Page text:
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In recent years, John Muir has also donated a total of $3 million to DMC to help keep it afloat, while Kaiser has given $20 million to the San Pablo hospital.
Representatives of Kaiser — which reported a 2013 net income of $2.7 billion for all of its nonprofit operations — declined to be interviewed for this story. In an email, spokesperson Marc Brown provided me with some charity care data and defended Kaiser's record of caring for low-income people and the uninsured.
He stated that roughly 250,000 people — 7 percent of Kaiser's members in Northern California — receive charitable care and coverage through its various subsidized programs. Kaiser's Medical Financial Assistance program, which helps cover care costs for low-income and uninsured patients, spent 43 percent of its 2013 funding on non-Kaiser members, he stated. And in 2013 in Northern California, Kaiser provided $639 million worth of uncompensated care, meaning costs that patients or third-party insurers didn't pay, which Kaiser then covered, he added. Kaiser covered those costs through its hospitals and its health plan, he stated. Of that total, Kaiser spent $13 million in Richmond and $12 million in Oakland, he stated.
Brown also argued that Kaiser emergency departments are open to all patients, and stated that from January through September of 2014, 39 percent of Kaiser Richmond emergency patients and 15 percent of Kaiser Oakland emergency patients were non-Kaiser members. Brown further urged against a comparison between Kaiser and other hospitals, arguing that Kaiser's model supports ongoing care outside of the emergency department that state data don't reflect. "Through charitable care and coverage, Kaiser Permanente is subsidizing the full range of care for patients and families, inside and outside the hospital," he wrote.
Healthcare advocates say that nonprofit hospitals across the state could do a better job of treating the neediest patients, and activists and lawmakers have repeatedly proposed solutions that they say could go a long way in creating a more balanced system.
In California, a number of studies on the investments of nonprofit hospitals have driven legislative proposals aimed at increasing transparency around how hospitals report their charitable activities. A 2007 report from the State Auditor's Office found that the charity care investments of the state's nonprofit hospitals and for-profit hospitals were virtually the same — uncompensated-care costs averaged 3.6 percent of net patient revenues for nonprofits and 3.5 percent for for-profits.
And a 2012 report by the research arm of the California Nurses Association, found that cities and counties in the state lose more than $1 billion each year due to the tax breaks they give nonprofit hospitals and the payments these municipalities make to hospitals to provide care for the poor.
The Greenlining Institute, a Berkeley-based public policy group, has done some of the most in-depth research on the topic — analyzing not only charity care, but also broader community benefit investments of nonprofit hospitals. The group released a report in 2013 that examined California's seven largest nonprofit hospital systems, including Kaiser and Sutter, finding that they spent an average of 7.2 percent of their operating budgets on community benefits.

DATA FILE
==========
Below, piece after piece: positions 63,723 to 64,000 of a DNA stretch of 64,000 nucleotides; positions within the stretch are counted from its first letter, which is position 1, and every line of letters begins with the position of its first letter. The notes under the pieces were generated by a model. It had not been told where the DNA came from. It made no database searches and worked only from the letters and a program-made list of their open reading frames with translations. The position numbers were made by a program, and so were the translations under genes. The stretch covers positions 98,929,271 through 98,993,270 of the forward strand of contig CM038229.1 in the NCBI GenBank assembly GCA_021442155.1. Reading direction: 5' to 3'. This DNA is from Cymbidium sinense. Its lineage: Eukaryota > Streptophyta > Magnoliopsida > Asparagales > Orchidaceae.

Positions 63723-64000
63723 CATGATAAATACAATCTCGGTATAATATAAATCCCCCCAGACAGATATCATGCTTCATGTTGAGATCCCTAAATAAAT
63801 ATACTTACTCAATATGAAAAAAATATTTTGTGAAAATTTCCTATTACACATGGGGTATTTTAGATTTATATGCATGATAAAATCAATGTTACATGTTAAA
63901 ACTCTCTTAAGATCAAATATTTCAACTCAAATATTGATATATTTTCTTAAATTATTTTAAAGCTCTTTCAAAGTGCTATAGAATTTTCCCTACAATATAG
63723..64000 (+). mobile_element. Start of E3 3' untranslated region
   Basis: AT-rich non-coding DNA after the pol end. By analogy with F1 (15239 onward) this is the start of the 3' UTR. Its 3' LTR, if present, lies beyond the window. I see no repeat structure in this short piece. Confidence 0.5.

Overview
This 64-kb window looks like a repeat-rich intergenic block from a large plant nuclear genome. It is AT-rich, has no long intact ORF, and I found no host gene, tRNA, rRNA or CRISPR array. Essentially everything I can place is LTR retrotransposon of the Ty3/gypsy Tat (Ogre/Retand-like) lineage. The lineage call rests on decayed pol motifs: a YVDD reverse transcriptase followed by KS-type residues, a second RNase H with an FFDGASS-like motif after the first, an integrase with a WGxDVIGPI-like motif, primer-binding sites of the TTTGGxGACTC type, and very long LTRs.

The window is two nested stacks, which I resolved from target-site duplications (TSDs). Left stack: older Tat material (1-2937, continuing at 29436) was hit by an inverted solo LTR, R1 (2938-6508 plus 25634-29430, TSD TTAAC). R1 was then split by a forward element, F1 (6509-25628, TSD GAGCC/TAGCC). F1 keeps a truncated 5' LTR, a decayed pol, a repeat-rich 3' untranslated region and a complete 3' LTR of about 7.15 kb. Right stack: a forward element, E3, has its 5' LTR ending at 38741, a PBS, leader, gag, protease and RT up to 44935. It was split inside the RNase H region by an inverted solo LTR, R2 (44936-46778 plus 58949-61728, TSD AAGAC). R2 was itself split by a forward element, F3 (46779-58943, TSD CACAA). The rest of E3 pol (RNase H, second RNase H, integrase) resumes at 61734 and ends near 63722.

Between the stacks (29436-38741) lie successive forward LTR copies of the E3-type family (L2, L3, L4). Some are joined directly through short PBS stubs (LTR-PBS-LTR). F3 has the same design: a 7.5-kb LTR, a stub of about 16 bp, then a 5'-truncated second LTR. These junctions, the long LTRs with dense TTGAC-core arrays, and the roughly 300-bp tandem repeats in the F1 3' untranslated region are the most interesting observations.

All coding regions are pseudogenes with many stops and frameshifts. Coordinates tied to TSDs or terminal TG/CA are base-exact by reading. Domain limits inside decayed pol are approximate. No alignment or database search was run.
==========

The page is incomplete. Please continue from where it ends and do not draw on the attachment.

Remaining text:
Greenlining's investigation found that Kaiser hospitals' total community benefit spending, as a percent of operating expenses, was one of the lowest of the seven hospital systems it studied — 5.3 percent in 2010 and 4.8 percent in 2011. That's despite the fact that Kaiser is the largest hospital system in the state.
And in terms of its upstream community benefit spending — meaning investments in public health efforts outside of direct hospital care — Kaiser hospitals spent three times more on research and education (which can include residency programs) than they did on community benefit programs that directly support vulnerable populations, Greenlining reported.
Sutter Health, the state's third largest nonprofit system, spent 6.1 percent of operating expenses on community benefits in 2010 and 10.3 percent in 2011, the report found.
Carla Saporta, Greenlining's health policy director and an author of the study, said it was very difficult to assess if community benefit dollars were actually reaching people in need, adding, "When you can see what decisions are being made, it appears it's about the bottom line of the hospital and not actually about community health needs."
The IRS allows nonprofit hospitals to claim that healthcare grants they receive can count toward their community benefit requirements, enabling nonprofits to count money — such as a National Institutes of Health award — as a public benefit investment, according to Saporta. Another loophole allows hospitals to use the "education" category as a way to claim community benefits for spending that is primarily for marketing purposes, such as mailers that may have some educational value, but are largely promotional, she said.
Greenlining and the California Nurses Association have twice pushed for legislation that would beef up reporting requirements for nonprofit hospitals. The hope is that clearer or stricter standards would make hospitals' budgets and spending decisions more accessible to the public — and would ultimately pressure them to do a better job. In 2013, Assemblymembers Bob Wieckowski (D-Fremont) and Rob Bonta (D-Oakland) introduced Assembly Bill 975, which would have required hospitals with operating revenues that exceed 10 percent of operating expenses to publicly justify their tax exemptions.